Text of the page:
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The Sportswriter's Concern for the Athlete

Jason Whitlock has a breathtaking column inspired by the poor NBA draft results of Mario Chalmers and Darrell Arthur - "poor" being the 34th and 27th picks, respectively, for those of you like me who didn't pay much attention to a Tar Heel-free draft. His solution to keep the Jayhawks in school? An education centered around professional athletics. No, really:


Universities should offer educational majors in professional athletics. Had Chalmers and Arthur been enrolled in KU’s hypothetical school of professional athletics with an emphasis in basketball, I believe they not only would’ve made more intelligent decisions but also been more enthusiastic about staying in school.


You can teach all the educational disciplines — math, English, science, etc. — through athletics. You can teach kids to think critically by properly teaching them the sports world. All the responsibility of preparing Chalmers and Arthur for the NBA (and life) should not have fallen on the overworked shoulders of Bill Self and his coaching staff.


Put aside the rampant possibilities for educational fraud inherent in such a plan - think of Jim Harrick's wonderful classes down in Athens - and just focus on Whitlock's impression of a college education. That it's just a glorified trade school. That "all the educational disciplines" can be lumped under the heading of professional basketball like it's so many 7th grade math word problems. Christ, even business students study more than one business over four years.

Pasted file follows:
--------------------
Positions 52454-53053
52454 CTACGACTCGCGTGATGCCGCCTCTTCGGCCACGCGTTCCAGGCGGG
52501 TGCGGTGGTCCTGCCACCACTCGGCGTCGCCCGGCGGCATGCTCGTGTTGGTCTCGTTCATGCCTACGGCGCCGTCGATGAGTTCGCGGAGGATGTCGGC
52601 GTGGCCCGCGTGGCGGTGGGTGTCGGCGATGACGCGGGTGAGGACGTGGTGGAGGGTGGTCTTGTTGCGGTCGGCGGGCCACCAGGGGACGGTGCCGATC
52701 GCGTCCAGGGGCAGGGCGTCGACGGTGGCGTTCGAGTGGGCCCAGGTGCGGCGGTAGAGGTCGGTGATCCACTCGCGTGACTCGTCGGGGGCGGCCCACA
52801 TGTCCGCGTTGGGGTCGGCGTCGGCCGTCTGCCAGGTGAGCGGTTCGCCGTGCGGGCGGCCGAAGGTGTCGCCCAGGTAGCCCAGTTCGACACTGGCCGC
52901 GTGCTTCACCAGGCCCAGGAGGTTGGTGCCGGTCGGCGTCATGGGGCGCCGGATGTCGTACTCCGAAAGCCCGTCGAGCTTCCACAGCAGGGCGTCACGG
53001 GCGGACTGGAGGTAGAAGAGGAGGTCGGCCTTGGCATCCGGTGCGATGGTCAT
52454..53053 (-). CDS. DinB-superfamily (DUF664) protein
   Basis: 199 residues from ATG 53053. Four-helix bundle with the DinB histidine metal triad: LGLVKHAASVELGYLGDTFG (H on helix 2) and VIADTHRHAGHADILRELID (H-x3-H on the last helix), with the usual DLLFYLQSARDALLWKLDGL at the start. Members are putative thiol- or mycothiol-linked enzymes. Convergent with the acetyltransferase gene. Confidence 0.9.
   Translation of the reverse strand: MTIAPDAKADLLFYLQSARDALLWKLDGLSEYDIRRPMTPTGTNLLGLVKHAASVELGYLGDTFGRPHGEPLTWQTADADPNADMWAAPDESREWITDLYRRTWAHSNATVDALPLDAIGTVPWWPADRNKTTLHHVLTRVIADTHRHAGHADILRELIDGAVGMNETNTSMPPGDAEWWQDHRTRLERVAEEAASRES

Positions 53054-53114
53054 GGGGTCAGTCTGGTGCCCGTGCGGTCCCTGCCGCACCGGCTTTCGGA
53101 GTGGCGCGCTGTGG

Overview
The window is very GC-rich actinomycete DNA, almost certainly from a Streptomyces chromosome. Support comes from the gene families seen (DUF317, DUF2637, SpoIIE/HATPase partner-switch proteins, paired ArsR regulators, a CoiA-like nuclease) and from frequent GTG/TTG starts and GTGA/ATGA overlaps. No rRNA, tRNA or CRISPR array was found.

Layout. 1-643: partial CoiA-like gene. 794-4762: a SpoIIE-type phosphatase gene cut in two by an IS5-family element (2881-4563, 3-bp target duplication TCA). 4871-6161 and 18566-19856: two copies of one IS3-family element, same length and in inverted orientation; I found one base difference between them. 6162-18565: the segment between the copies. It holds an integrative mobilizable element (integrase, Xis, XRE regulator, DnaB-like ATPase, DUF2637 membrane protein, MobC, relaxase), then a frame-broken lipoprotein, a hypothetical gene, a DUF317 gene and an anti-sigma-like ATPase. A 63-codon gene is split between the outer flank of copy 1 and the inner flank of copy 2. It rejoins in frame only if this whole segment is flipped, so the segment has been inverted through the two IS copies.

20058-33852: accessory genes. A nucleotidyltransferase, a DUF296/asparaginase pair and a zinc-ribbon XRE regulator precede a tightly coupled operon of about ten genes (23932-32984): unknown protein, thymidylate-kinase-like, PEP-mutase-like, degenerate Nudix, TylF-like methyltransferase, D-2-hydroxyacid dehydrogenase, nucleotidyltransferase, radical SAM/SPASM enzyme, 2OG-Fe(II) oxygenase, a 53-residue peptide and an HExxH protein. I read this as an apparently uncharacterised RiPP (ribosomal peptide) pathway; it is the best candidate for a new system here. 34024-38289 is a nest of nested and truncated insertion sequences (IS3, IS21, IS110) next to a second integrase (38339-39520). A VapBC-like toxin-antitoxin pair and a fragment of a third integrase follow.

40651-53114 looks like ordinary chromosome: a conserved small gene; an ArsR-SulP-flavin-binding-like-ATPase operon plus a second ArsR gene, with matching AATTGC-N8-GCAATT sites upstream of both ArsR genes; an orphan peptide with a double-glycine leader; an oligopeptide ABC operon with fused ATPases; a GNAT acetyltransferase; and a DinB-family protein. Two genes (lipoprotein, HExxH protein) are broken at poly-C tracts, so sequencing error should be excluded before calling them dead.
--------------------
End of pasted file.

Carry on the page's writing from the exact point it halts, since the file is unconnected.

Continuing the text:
Here's a thought. Maybe athletes leave school early, driving sportswriters to write desperate columns on how they don't value the opportunity of good education because they're surrounded by folks like you, Jason Whitlock, who don't value the opportunity of a good education. Who just think of it as a rubber stamp, or something to pass the time in between layup drills. This is college, dammit, and players should be treated like the college adults they are, not ghettoized to special programs that further self-center them around chasing a ball around a court.

Players leave for the draft early because the NBA pays buckets and buckets of money. Some don't because they think they believe those buckets can be larger with another year of college sports under their belt. Some think the risk isn't worth the immediate payday, and they can improve quicker on the professional stage than in the NCAA's. (And some just really like that awesome philosophy class.) Most of them at least get a window into a larger world in college classes, though. There's no reason to shut them out of that just to further maximize your enjoyment of amateur sports.